In that moment everything went deathly quiet, and a surreal event happened; time seemed to halt. Parks looked towards Mohawk, his mouth agape, his jaw baring yellowed teeth while his eyes narrowed making him appear like a hideous crazed beast. The others mouthing soundless laughter seemed almost comical. He tried to yell to Mohawk, but nothing escaped his throat, then his eyes were dragged to the boy in the back. He sat up looking directly at him through the car closed window. Huge frightened blue eyes stared at him and felt as if he could see into this child’s soul. Parks felt the fear as the boy pleaded within his mind. ‘Please mister, don’t hurt us.’ At that moment, his conscience took over and he felt an impending doom wash over him, and knew he had to stop the gang, whatever it took. There were children in the car. He had to get up to Mohawk and tell him to back off! His head cleared and the instant he squeezed the throttle, everything went back to normal and he hit the gas and moved forward. The woman was terrified and sped up. One of the bikes cut in front of her trying to scare her into pulling over. She panicked and swerved left, he saw the car coming towards him, but had no time to react as the red wagon crashed full force into his bike.
It all happened at once; he heard the screeching sound as she slammed on her brakes then felt the impact as he was flung from his bike, tumbling through the air, no thoughts other than a calm, I’m going to die. He heard the woman scream a name as the car left the road,
“Dustin…!” he saw the pavement rise, and a glimpse of the wagon flipping, then an intense bright orange flash exploded in his head. Before the blackness engulfed him, he repeated the name she said, Dustin.
Dustin sat in the chief’s office at the Dade County Sheriff’s Department. He had been working undercover for over five years now and finally he had a definite lead on the club he had been looking for. After six years as a motorcycle cop on the streets of Miami, he finally made detective. From drug and immigration violations to mob and gang violence, he thought he had seen it all, until he entered the world of undercover.
Dustin was a loner, he did his beat, occasionally went to the local bar, had his share of women, but never lost sight of his purpose. Everything he did was calculated to get him to this point in his life.
His Chief knew he was a good cop, and that he was driven by his past, he knew what he was looking for and when they needed another plant, he was asked.
Dustin understood it took a unique personality to go undercover, give up all material possession and any personal attachments. None of that mattered, he had always lived this way, no attachments, no permanent residence; one purpose drove him, and it was now in front of him. The chief warned, and he saw this happen to other detectives, the immersion could become to real, you could not separate the new life from your past, and the phycological effects after were rough. Then there was always the possibility that the people you were infiltrating would learn who you were, and it could be over. He wasn’t worried about this, when his opportunity came, he didn’t ever plan on returning.
Over the last few years, he had infiltrated and helped take down one of the largest gang clubs or One Percenters as they called themselves, in the ‘Sunshine State’. His purpose to go undercover with these clubs, was to observe and learn, be a mole. He had no fear, that emotion left him many years ago and was replaced with a simple desire for revenge. The break he had been working towards finally came, the location of the next bust. Without a second thought he put in his transfer to the Chattanooga, Tennessee undercover division.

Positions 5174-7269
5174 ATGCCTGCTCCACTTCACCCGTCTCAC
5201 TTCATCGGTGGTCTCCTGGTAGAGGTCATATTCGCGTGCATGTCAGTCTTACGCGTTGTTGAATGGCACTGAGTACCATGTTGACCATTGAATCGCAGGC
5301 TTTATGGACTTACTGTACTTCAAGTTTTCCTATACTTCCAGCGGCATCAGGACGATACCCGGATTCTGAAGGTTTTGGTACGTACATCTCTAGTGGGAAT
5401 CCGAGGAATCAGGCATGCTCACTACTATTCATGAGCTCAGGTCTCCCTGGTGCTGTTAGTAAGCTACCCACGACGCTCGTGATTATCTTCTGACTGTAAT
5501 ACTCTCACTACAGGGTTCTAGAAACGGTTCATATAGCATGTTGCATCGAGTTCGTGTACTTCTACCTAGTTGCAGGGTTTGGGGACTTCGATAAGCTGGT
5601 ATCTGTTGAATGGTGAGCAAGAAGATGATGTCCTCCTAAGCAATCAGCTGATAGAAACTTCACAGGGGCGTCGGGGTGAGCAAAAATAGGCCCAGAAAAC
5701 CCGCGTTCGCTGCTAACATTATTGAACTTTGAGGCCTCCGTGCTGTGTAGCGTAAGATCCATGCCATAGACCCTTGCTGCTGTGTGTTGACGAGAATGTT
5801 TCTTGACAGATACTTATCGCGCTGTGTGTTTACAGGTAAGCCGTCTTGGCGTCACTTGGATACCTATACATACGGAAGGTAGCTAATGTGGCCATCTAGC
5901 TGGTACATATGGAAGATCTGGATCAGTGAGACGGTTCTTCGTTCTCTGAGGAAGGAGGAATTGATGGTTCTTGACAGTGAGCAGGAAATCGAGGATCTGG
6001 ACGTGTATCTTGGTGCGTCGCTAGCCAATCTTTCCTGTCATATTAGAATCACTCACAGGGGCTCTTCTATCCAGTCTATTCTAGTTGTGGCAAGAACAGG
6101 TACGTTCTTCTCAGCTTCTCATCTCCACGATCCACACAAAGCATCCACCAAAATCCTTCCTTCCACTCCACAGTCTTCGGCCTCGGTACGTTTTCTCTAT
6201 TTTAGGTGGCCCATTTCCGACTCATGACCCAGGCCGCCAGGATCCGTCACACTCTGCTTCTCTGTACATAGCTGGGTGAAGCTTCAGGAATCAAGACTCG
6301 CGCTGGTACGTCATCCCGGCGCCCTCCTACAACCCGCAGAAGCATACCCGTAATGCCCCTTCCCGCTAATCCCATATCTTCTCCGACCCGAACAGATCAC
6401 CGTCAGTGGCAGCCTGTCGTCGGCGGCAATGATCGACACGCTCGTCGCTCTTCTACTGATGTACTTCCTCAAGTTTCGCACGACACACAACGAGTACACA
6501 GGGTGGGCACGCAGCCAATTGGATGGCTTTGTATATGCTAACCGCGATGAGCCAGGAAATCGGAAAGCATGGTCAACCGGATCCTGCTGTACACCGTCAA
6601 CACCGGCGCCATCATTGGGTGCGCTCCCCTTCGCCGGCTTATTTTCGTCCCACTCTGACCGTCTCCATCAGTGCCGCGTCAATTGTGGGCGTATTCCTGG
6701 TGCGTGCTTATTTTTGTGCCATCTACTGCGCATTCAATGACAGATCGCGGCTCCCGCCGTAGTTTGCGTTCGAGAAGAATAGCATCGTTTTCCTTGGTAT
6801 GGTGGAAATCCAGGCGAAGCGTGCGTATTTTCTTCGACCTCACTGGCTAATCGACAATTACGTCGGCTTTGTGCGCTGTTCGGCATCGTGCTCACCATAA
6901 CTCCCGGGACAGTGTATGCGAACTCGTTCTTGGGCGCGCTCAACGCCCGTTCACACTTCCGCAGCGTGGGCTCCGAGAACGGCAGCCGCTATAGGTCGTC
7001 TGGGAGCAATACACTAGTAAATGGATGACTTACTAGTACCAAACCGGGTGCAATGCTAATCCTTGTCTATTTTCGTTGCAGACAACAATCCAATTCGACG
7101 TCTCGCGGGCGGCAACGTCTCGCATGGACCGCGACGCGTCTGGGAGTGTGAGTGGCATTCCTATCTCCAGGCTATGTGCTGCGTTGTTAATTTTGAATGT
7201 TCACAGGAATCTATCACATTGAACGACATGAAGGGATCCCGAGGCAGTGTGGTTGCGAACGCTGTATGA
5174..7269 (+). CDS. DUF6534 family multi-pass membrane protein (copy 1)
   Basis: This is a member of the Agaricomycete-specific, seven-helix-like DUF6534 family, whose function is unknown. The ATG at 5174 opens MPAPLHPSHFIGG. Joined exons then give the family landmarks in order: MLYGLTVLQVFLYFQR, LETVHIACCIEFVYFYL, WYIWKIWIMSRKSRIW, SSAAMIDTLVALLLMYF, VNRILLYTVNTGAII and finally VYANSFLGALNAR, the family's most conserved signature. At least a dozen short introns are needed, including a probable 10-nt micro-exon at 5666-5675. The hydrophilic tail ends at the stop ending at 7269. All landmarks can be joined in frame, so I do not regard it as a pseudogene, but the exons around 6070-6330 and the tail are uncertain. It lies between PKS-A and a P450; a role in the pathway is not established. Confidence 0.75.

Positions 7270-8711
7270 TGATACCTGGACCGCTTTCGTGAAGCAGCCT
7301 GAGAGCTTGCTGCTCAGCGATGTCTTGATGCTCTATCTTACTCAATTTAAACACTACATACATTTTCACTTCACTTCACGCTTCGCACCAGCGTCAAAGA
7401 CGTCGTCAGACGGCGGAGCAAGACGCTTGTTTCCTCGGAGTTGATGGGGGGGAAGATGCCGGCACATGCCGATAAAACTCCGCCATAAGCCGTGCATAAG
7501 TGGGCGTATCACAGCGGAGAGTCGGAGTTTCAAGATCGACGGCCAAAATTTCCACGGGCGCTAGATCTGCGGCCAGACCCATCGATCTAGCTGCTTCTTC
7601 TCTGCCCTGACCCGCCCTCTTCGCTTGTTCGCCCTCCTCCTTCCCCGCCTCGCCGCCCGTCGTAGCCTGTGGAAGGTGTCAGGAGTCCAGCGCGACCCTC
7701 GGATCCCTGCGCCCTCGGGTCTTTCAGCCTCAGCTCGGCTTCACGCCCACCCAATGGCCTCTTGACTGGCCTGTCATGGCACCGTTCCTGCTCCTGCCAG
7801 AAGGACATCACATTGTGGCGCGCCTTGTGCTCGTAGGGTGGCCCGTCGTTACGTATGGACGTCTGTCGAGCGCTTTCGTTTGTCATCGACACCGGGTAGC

Dustin was brought in the station in cuffs, cursing and fighting the officer who led him through the precinct. Another officer came over, but he motioned him away,
“I got this asshole,” and the other cop backed off. Dustin grinned, then spat at the other office in a rebellious gesture. He was pulled roughly down a hall, then when they turned the hall towards the holding cells; the officer faced him.
“Shit man!” He put his hand to his bruised cheek. Dustin looked him in the eye.
“Sorry Doug, had to make a show, you never know who is in this joint, keep the cover.” He held up his cuffed wrists so the officer could unlock them.
“I know, take care man.” He slapped Dustin on the back, then left. Doug, did know, he was one of a few officers that was aware he was undercover. Dustin waited, then turned down the other hall, making sure no one was around, and entered the office. The chief was waiting for him and motioned to sit.
“So, you’re leaving us.” Dustin sat in the chair across the desk and crossed his legs. He took off the ball cap and non-prescription glasses he had been wearing. His ponytail fell down his back. This would be the last time he would wear regular clothes for a long time, maybe even ever. He had to be careful not to have anyone recognize him, especially in the Police Chiefs office. Can’t make mistakes in this line of work. One screw up could be your life. His club affiliation here in Dade still held. He never lost his cover when the bust went down, and even spent three months in jail just to keep it up, and it worked. When released, he convinced the new club president, JR, who he had ridden with over the last three years that he needed to get out of Florida and ride with another club. JR knew the Chattanooga chapter; in fact, he used to ride with them, until things got too hot for him up north. With the invite from his current chapter and solid trading contacts, he felt sure they would let him in.